Rules 1, 2, and 5 all speak to the same issue: respect. If you’re a small business owner looking to scale and need to recruit an Integrator, you don’t need to be best friends with the person. They don’t need to look like you, have a similar educational background, or even share similar professional backgrounds on the way up. None of that necessarily matters. You do, however, need to respect the person’s work ethic and commitment. Without mutual respect, the end-runs will happen and you will drift off the same page and that will impede growth.

No. 4 on Wickman’s list is interesting. It talks about “owner” mentality vs. “employee” mentality. Oftentimes, with vesting or co-founding, both the Visionary and the Integrator might be owners of the business. There are times they can operate as an owner, yes, but when they’re down on the ground floor in the actual work of the business, they are both employees. That means:

  • No politics
  • Unified front
  • Full accountability for the seat
  • Yes, you can be fired

In other words: no BS. Don’t pull the owner card just because of your stake in the business. Do the work and be accountable to it being great.

The power of patience

You’re going to need patience. Scaling takes time. Building great businesses and great day-to-day relationships with those businesses don’t happen overnight. Jobs and Woz weren’t successful overnight. Neither was McDonald’s or Ford Auto.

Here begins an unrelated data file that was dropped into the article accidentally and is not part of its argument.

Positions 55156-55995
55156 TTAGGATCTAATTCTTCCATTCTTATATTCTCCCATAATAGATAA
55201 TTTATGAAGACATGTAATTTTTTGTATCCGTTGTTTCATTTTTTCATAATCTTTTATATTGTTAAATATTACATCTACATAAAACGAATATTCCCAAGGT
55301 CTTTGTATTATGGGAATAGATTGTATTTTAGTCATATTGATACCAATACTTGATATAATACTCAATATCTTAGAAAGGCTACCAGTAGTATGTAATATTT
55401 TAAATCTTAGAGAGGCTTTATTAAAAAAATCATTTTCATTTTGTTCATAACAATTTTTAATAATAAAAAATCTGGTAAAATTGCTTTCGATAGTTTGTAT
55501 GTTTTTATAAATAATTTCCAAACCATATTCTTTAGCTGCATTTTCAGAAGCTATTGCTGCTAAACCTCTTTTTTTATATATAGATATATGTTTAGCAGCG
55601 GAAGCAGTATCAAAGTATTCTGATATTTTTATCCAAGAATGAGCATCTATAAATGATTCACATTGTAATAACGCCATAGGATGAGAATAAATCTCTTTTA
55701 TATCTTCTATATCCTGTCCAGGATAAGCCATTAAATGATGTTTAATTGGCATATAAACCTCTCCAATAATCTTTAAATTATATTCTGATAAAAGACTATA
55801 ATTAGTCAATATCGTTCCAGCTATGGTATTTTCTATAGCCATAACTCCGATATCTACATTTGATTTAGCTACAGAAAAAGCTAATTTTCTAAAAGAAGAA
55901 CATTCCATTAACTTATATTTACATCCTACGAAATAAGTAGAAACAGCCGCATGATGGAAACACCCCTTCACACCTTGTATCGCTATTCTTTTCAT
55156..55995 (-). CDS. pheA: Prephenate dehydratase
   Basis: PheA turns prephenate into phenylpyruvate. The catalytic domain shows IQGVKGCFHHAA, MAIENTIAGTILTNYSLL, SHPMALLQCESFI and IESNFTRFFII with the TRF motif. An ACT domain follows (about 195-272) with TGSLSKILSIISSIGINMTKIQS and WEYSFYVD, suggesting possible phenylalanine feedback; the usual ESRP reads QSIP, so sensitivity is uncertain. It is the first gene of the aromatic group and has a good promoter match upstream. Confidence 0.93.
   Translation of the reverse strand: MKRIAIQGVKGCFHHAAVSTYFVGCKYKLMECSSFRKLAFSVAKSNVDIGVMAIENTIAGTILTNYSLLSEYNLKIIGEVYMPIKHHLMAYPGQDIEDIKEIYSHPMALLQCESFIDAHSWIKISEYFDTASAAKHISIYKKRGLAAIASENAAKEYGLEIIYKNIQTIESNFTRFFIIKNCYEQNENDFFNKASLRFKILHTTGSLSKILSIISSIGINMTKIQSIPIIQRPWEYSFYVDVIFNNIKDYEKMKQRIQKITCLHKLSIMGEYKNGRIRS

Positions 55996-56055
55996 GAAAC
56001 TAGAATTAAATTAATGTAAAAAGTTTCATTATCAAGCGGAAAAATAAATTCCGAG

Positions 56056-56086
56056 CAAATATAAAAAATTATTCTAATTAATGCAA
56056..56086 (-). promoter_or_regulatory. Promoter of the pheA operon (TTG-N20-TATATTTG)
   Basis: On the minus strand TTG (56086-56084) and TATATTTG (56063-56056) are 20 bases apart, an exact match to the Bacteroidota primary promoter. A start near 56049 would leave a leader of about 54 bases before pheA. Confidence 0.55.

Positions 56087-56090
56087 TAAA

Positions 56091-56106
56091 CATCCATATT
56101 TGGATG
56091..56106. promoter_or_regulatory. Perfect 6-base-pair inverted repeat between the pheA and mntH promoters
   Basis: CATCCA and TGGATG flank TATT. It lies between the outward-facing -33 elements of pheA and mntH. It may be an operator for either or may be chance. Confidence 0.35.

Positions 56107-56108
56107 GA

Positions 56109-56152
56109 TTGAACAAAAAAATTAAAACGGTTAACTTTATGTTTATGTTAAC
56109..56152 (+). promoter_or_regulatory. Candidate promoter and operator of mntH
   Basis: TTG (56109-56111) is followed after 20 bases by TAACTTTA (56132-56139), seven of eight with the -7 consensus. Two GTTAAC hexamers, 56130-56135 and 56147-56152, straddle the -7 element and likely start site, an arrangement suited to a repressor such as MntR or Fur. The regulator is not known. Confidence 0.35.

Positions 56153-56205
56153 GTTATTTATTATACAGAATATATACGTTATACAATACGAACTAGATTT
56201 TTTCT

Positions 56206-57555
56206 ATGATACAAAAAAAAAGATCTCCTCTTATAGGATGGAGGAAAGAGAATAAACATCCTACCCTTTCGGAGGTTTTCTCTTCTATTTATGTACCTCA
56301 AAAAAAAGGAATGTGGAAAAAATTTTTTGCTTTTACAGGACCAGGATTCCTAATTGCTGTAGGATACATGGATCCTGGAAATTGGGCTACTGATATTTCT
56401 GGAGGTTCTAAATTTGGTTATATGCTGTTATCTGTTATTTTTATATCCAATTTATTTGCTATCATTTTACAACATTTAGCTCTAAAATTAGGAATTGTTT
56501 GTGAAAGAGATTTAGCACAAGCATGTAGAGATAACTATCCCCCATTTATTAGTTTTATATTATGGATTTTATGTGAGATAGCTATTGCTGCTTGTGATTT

The first major Integrator check-in should be at about 90 days, at which time you should expect to run through operational and logistical procedures and challenges from those first three months (about a quarter). You should be working closely with the Integrator every hour of every day before that, but 90 days is the appropriate time for the first formal check-in. After that, six months and one year -- while maintaining a daily and weekly cadence of evolving the work, of course.

At the one-year mark, you should be able to fully understand and appreciate the working relationship you have, see what results have been hit, and assess growth.

 

Rocket Fuel Book Summary


The bottom line on the book Rocket Fuel by Gino Wickman and Mark C. Winters.
There are a million and 17 different business books out there right now about how to 10x, how to scale, whatever whatever. Most books consider only the product or service side of business models, which is logical -- as that’s how many entrepreneurs think. Not many looks at relationships as the key to growth, and the ones that do tend to be too fluffy and focus on aspects that cannot be quantified. While Rocket Fuel has some fluffy moments, it also goes into detail about actual partnerships -- and if you get the version with the bonus chapter, you’ll discover a lot of actionable meeting plans and scorecard frameworks. You can even see a 1-year plan for an Integrator within the insurance industry (i.e. what the Visionary wanted the Integrator to spearhead and achieve). If you’re looking for ways to scale relatively quickly and understand the importance of relational dynamics to that process, Rocket Fuel is a great choice.